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Three games in

by Matt Smith

MlbPostseason2014Three games into the World Series and it’s shaping up to be the close battle that we all hoped for (aside from Giants and Royals fans dreaming of a 4-0 sweep in their favour, of course).

The possibility of a six or seven game classic appeared to take a big hit when the San Francisco Giants won the series opener in Kansas City 7-1.

The Royals had been on such a tremendous roll that it was easy to fear an early win for the Giants might be a fatal blow.

Instead, the loss prompted KC to prove that they had plenty of battling qualities too and now that they’ve taken a 2-1 series lead they are in the ascendency. They know they can head back home with the series alive even if the Giants win the next two games at AT&T Park.

Starting the World Series on a Tuesday night creates a good sequence for those of us wanting to follow the action outside of the U.S. timezones.

Friday evening could serve as a break to re-live the key moments from Games One and Two before heading straight into Game Three in the early hours of Saturday.

The third game brought us a new batch of impressive fielding displays, not least some good catches out in right field by Lorenzo Cain and Hunter Pence and then bare-handed plays by Salvador Perez and Pablo Sandoval, whilst the Royals’ devastating relief corps took over once again.

The Giants will be looking at Game Four starter Jason Vargas and Game Five starter James Shields (more ‘shaky Shields’ than ‘Big Game James’ in Game One) and thinking that those are the pitchers they need to attack. Expecting to get anything out of Herrera, Davis and Holland will be expecting too much.

Game Four can be enjoyed tonight knowing that an extra hour of sleep can be recovered tomorrow morning with the clocks going back (in the U.K. at least, not in the States).

ESPN UK generally runs the MLB International coverage with Gary Thorne and Rick Sutcliffe on commentary so MLB.TV will be the place to go if you want to catch the Fox coverage that’s seen Stateside.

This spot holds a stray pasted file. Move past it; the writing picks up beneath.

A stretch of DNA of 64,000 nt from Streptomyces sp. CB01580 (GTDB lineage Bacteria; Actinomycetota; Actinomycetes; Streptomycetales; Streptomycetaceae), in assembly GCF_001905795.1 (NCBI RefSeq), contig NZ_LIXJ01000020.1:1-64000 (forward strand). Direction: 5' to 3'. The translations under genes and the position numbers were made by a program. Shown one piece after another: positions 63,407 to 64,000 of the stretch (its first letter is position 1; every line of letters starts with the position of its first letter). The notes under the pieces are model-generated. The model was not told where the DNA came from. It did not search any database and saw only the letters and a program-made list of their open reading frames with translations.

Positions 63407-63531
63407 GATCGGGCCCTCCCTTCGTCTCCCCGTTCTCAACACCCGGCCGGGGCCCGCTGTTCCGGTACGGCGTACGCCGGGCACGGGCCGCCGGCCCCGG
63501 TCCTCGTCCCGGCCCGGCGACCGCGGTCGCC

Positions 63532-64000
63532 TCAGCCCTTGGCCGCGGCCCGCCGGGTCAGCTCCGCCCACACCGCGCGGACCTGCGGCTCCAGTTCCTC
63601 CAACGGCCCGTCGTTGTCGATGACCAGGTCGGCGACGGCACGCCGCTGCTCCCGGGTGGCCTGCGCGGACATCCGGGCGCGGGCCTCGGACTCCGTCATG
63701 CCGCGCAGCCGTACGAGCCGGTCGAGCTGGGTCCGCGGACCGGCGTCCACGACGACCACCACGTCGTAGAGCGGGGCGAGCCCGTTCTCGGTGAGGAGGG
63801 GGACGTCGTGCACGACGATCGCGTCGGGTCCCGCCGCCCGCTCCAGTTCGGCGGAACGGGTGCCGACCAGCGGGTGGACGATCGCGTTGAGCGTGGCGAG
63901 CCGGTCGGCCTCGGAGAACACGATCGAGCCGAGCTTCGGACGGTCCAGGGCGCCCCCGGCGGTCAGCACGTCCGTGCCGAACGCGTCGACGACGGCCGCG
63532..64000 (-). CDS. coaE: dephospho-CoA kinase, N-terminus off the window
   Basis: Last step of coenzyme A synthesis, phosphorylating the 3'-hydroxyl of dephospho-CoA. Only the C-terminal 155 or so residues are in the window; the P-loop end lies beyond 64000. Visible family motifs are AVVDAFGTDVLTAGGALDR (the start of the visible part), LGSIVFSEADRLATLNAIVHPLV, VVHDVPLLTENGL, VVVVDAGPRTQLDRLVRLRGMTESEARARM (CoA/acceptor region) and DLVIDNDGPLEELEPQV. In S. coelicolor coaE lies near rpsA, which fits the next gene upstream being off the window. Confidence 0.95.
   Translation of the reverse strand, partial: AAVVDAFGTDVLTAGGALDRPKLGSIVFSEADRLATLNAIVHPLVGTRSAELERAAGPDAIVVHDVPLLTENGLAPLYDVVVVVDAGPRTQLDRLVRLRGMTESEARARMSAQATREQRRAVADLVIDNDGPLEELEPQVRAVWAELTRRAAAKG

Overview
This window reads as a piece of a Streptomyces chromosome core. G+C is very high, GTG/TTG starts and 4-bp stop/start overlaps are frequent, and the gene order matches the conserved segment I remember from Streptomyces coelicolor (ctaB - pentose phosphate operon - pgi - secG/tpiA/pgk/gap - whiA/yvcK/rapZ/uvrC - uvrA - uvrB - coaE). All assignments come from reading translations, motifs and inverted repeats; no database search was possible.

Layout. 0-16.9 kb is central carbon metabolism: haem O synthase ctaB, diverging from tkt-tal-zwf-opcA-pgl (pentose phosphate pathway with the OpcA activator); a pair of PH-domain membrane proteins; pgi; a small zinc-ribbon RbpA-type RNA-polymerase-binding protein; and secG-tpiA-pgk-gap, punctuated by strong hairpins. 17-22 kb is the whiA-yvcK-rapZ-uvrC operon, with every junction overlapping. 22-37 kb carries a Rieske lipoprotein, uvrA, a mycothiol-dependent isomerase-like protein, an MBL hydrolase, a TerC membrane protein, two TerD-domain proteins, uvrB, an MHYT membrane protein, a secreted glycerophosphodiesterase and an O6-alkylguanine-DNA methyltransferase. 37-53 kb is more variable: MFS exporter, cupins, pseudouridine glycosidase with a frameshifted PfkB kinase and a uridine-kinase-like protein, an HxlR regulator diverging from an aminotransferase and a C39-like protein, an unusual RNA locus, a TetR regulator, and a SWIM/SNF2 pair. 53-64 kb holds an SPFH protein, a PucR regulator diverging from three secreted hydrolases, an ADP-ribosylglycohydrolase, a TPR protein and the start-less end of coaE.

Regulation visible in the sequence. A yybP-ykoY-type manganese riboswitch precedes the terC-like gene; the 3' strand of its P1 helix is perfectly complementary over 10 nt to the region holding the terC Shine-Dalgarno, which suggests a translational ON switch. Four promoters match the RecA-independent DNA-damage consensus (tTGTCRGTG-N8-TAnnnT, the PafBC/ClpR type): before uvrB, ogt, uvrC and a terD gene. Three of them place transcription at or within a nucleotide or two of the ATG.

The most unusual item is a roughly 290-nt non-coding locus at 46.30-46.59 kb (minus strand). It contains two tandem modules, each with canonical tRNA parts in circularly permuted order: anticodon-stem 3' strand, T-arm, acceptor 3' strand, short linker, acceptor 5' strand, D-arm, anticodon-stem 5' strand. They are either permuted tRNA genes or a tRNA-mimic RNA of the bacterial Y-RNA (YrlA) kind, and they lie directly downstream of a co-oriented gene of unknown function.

The main feature of Fox’s coverage this year is the new commentating crew following Tim McCarver’s retirement after last year’s Fall Classic. Joe Buck is now joined by Harold Reynolds and Tom Verducci and they are an acquired taste, although it seems that the only major sport commentators that don’t divide opinion are those that make the masses unite against them.

Commentary aside, Fox’s in-game graphics have impressed me. Simple things like the way fielding positions are displayed normally only stand out when they’re down badly, but neat little touches like this all add up to a well-presented game. Features like the strike zone replays and slow-mo cameras work best when they are not over-used and Fox have got the balance just about right in these opening games; not an easy thing to do in the World Series where there must be a tendency to throw every bell and whistle in as much as possible.

One thing that they could do even better is showing fielding shifts during at-bats. Shifts are becoming an ever-increasing part of the game and it’s something  TV broadcasters need to adjust to as it’s one part of the experience that those at the ballpark currently see much better than us armchair viewers. The MLB Network coverage this postseason added a Shift Trax box in the top right-hand corner of the screen and what it lacked in style it made up for in terms or providing a quick reference point without the director needing to switch between different camera shots.

Sky Sports’ cricket coverage has used a fielding box like this for several years (albeit in a larger more stylish way) as one of the key aspects of cricket is the setting of different fields. Seeing how a captain is adjusting his field for different batsman or to try a different tactic of getting the same batsman out is a fascinating part of the strategy of cricket.

Whilst fielding positions in baseball probably will never be quite so fluid, it would be great to be able to see when the fielding positions change even for more subtle changes like a slight shift in the outfield alignment for a specific hitter, or when the third baseman plays close to the third-base line at certain strategic points. MLB Network’s Shift Trax is definitely a step in the right direction.

For now we’re left Shift Trax-free with Fox and the MLB International feeds but that’s only a minor issue. We’ve got two good teams battling it out in a close series and that counts for far more than any graphic or commentator (good or bad) ever will.

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